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wind sway control
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Powder analysis


by Jerry Russell

(This was written regarding Eric Hufschmid's "concrete physics problem" challenge, early in March.)

Gravitational potential energy is the energy released in a structural collapse, which may typically be dissipated by concrete crushing in a "pile driver" effect. 

This energy is calculated by the equation U=mgh, with mass in kg, gravitational force constant g=9.8m/s/s, and h in meters. The energy units in this equation are joules (watt-seconds) but large energies are more commonly expressed in kilowatt hours (1kwh=3.6e6 joules). 

Because the WTC towers are both massive and tall, the gravitational potential energy of each tower is enormous.

Assuming a mass of 750,000 tons (6.8e8 kg) falling from an average height of 207 meters (half of the overall height of 1365 feet), the gravitational potential energy is about 1.4e12 joules or 400,000 kwh.

The energy required to crush rock is roughly proportional to 1/sqrt(powder diameter), so the exact amount of energy required is critically dependent on the fineness of the powder. The energy required to reduce solid rock to 60 micron powder is about 20 kwh/ton:

However, concrete is softer than rock, and a round number for the energy required to crush concrete is around 1.5 kwh/ton:

With roughly 600,000 tons of concrete in each WTC tower, the available energy from gravitational potential energy was only about 0.7 kwh per ton of concrete. However, given the uncertainty in the size of powder, the available energy is "in the ballpark". 

Compared to other buildings, the WTC (being so much taller) would have much greater gravitational energy per ton of concrete, so we would expect to find an unusually fine powder compared to most building collapse events.

How much difference would explosives have made? As a particularly massive example of controlled demolition, the Kingdome weighed 110,000 tons:

and required 5000 lbs of dynamite to destroy:

So we might guess the amount of powder required to demolish a WTC tower might be as much as 30,000 pounds (or perhaps less, given the much taller and more lightly built structure). The energy content of dynamite is given as only 0.47 kwh per pound:

Thus, if explosives were used, they would only have contributed about 15,000 kwh, which is largely negligible compared to the gravitational energy. In a controlled demolition, gravity does the lion's share of the work, while the explosives serve only to destroy the physical integrity of the structure.

This doesn't prove (one way or another) what brought down the structures, but the powder production doesn't seem inconsistent with the physics of the situation.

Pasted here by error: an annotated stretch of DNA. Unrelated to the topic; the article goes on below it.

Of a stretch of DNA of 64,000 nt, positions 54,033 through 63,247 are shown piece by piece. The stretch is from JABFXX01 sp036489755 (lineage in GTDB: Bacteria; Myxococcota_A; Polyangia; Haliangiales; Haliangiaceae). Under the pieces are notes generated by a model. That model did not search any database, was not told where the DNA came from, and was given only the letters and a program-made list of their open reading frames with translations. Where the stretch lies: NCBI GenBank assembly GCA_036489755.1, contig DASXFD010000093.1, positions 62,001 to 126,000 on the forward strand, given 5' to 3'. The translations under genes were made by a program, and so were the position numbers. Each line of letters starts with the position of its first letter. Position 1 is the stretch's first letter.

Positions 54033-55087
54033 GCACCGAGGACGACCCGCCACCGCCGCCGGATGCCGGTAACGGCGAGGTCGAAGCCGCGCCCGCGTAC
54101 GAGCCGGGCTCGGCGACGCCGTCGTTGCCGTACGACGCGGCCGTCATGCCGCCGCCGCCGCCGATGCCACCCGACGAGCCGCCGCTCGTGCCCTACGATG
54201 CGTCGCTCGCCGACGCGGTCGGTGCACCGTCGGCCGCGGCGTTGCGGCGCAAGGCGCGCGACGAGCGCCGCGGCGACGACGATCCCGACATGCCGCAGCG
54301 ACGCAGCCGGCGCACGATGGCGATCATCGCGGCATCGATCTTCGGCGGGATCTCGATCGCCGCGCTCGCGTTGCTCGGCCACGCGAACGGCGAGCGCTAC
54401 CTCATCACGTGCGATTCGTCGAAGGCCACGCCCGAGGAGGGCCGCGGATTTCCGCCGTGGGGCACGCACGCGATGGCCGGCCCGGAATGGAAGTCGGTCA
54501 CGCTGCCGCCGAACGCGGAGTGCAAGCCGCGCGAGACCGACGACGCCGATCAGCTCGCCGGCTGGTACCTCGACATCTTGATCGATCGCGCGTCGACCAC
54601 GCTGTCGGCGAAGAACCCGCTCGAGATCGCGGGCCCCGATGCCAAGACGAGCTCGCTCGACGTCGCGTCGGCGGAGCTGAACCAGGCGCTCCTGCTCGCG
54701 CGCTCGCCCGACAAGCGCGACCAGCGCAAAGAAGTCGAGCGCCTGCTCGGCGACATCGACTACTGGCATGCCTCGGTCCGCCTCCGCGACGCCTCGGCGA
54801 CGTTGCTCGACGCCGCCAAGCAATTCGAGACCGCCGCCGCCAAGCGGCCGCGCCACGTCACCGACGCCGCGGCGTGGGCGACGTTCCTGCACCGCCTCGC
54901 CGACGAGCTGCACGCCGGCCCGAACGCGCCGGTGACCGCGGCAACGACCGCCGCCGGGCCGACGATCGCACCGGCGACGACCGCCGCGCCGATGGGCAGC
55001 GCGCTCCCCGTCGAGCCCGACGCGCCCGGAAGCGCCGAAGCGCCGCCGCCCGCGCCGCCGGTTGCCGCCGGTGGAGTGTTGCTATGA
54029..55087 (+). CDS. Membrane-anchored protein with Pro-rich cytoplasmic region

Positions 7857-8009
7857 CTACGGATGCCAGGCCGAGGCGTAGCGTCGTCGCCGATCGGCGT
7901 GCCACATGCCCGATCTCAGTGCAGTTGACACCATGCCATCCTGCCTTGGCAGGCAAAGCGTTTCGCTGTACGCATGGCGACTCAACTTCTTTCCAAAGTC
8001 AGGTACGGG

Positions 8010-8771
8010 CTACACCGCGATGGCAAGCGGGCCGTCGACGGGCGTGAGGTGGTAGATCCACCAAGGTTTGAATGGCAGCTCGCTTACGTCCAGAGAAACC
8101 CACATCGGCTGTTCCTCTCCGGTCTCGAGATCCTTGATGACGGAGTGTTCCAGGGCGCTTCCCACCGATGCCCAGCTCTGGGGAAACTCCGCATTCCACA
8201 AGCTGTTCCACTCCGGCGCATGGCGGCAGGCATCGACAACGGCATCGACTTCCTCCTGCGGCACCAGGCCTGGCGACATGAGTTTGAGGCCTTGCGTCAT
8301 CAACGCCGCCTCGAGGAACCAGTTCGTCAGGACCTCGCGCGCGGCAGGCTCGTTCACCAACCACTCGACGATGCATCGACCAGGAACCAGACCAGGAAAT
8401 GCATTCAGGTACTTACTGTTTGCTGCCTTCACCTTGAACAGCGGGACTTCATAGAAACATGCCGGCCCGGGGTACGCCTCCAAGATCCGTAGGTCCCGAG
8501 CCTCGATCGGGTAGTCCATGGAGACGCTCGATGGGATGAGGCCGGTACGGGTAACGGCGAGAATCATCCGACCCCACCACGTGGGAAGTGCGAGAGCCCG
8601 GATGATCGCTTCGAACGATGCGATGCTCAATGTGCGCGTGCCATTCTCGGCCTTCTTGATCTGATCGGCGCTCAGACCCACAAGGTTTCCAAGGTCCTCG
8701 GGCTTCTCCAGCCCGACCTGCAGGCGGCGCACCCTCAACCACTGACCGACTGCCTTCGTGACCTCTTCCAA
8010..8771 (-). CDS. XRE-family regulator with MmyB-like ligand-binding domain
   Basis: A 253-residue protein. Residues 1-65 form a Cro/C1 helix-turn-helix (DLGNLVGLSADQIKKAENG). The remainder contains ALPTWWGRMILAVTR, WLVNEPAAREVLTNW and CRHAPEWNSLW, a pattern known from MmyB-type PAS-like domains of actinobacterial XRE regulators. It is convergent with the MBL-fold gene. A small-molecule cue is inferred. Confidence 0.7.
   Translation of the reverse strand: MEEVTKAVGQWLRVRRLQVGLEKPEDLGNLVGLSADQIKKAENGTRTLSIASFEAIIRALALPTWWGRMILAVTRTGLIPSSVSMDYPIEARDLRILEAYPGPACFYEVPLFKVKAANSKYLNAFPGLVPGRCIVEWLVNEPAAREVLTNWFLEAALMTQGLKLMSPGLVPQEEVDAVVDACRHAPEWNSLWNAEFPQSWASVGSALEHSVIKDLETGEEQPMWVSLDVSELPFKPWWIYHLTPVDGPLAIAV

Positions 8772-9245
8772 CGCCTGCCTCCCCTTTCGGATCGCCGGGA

Furthermore, it's important to remember that the structure of the towers would have been gravely damaged by the airplane impacts. In this situation, the loads in the structure would re-distribute themselves among the intact members, causing some elastic deformation and possibly very high local stresses.

In this situation, even a very moderate amount of further weakening by fire might have been sufficient to set off a chain reaction of events that would progressively destroy the towers.
See the articles by G. Charles Clifton at  http://www.hera.org.nz

If this was the mechanism, then it's not impossible that there might have been some explosive sounds, or some extra puffs of concrete at some distance from the primary initiating point of the collapse.

Nevertheless, in a truly open society there would be serious questions about the causes of the WTC tower collapse events. The initial speculations in the press about high temperatures and melting steel in the WTC towers were purely bogus. Collapse of any modern steel structure is highly unusual, and collapses caused primarily by fire simply do not occur. The design of the WTC towers was intended to be survivable even in the event of an airliner impact.

Finally (and this is a very important point) the collapse of WTC building 7 is very difficult to explain.

Even for those with no interest in conspiracy theories, there would be important lessons to be learned from a thorough forensic investigation of the ruins, in terms of the effectiveness of fireproofing and the strength of the trusses and other components of the tube structure. There is absolutely no excuse for the rapid disposal of the debris of this event -- every piece should have been photographed and checked for clues.

-Jerry Russell

[Note added 7/11/03: this analysis assumes that the concrete was mostly smashed when it hit the ground, which is most likely incorrect.  Also, the mass of concrete in the towers is seriously overestimated.]